Heather Timmons reports:
Lawrence H. Summers, Harvard’s Former Lightning Rod, Is a Hit in Asia - New York Times: Summers['s]... views on the importance of Asia’s growth, the challenges of globalization and the danger of the United States’ huge trade deficit are widely promoted by policy makers and economists. He is eagerly solicited for lectures and keynote speeches.... On Tuesday, Mr. Summers spoke to an audience that overflowed a ballroom at the Taj Mahal Hotel in New Delhi, telling hundreds of economists, government officials and business executives that most of the action on global warming needed to “take place in the developing world.”
The industrial world was responsible for much of the problem, he said, but most of the solutions must come from the developing world, where emissions are growing the fastest and infrastructure is still unbuilt. The developing world should “demand” that it be compensated and supported for taking actions “in the interest of all,” he said.
“Larry is very stimulating intellectually and an ‘out of the box’ thinker,” said Isher Judge Ahluwalia, the chairwoman of the Indian Council for Research on International Economic Relations, the group that invited Mr. Summers to speak. “There is a wisdom in the way that he looks at problems which are global,” Ms. Ahluwalia said, adding that Mr. Summers listens to other people’s ideas, particularly when the topic is developing countries....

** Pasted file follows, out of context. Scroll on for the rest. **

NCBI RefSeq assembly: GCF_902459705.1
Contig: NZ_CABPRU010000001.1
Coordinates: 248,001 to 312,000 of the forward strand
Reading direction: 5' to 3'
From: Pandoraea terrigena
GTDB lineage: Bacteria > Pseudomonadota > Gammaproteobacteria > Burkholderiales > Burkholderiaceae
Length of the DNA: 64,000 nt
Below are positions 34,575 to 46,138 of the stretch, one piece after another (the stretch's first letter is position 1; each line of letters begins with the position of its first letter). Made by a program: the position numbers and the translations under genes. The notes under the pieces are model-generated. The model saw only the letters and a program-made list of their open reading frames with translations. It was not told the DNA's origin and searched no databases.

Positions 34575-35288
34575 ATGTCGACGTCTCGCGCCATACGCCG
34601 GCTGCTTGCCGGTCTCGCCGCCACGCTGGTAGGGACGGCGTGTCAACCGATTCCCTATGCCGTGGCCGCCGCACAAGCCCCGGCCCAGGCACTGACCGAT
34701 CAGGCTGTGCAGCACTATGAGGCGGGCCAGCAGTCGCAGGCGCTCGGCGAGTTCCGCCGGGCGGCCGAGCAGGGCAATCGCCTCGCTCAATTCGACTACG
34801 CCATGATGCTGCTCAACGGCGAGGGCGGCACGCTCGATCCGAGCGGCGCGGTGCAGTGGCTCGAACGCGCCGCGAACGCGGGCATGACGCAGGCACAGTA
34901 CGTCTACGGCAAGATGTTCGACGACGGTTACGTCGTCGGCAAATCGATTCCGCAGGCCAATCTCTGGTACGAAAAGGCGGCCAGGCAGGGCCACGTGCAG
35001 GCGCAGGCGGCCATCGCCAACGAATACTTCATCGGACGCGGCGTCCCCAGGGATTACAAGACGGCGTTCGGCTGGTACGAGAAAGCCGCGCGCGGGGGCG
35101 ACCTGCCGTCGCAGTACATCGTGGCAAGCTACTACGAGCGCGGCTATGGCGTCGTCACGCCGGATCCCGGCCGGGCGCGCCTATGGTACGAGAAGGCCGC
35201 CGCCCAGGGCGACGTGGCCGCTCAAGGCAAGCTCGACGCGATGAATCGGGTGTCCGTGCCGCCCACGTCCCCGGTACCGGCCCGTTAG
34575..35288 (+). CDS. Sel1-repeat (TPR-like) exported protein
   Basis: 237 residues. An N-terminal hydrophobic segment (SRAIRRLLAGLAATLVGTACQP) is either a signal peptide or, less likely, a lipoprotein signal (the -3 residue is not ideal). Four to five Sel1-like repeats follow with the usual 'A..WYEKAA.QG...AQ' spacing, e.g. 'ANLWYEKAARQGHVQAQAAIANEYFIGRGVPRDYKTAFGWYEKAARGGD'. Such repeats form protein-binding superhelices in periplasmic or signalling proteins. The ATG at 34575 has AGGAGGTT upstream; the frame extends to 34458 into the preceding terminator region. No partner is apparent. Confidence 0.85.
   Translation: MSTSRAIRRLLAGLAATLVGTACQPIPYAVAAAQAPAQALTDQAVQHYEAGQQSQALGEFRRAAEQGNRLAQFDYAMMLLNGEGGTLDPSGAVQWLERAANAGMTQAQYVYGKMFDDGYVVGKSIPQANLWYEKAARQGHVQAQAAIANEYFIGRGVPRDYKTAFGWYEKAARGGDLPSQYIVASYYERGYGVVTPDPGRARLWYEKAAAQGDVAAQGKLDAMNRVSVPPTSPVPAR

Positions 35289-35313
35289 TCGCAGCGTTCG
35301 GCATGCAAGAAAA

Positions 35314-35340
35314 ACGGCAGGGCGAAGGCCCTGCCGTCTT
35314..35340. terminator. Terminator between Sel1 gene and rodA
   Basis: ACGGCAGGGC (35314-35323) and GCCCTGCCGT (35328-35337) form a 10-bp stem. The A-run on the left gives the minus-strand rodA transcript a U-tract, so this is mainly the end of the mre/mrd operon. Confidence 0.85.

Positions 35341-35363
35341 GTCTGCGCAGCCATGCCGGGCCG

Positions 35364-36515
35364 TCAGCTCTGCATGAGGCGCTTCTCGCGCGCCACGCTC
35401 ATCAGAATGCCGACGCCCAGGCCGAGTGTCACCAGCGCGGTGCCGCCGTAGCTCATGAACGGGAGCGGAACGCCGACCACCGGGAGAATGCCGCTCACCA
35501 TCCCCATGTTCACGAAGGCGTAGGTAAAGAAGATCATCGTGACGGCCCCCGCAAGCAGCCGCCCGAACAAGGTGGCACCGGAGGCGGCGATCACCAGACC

In a series of visits to China, India, Singapore and Hong Kong since early 2006, Mr. Summers has reiterated several themes that have special resonance in Asia, but have yet to be widely accepted in the United States. Among them are the idea that growth and changes in Asia are the most important thing to happen during our lifetimes, that the United States and Europe have not yet appreciated the impact of these changes and that the global imbalances from the United States’ current-account deficit — nearly $1 trillion in 2006 — could have severe consequences.
Mr. Summers has been sharply critical of current American fiscal policy and the way that Asia sustains borrowing by the United States by continuing to purchase government debt. During a visit to Mumbai in March last year, Mr. Summers warned the Reserve Bank of India of the United States’ “unsustainable and dangerous” current-account deficit. In Beijing this January, he asked hundreds of economists and policy makers at a Global Development Network conference to consider the fact that $2 trillion from developing Asia, invested in United States Treasury bills, was making a “zero real return.” Imagine instead, he said “all the opportunities in these countries for productive investment”...
From my perspective, perhaps the most interesting thing is that New YorK Times reporters like Heather Timmons find these ideas--that the developing world will wind up doing the bulk of global warming adjustment or else, that Bush-administration fiscal policy is insane, that the industrial revolution in Asia is a global game-changer, and that countries that hold their foreign exchange reserves in dollars are at the edge of a cliff--to be fresh and new, rather than things that they have been incorporating into their stories as obvious background for half a decade or more.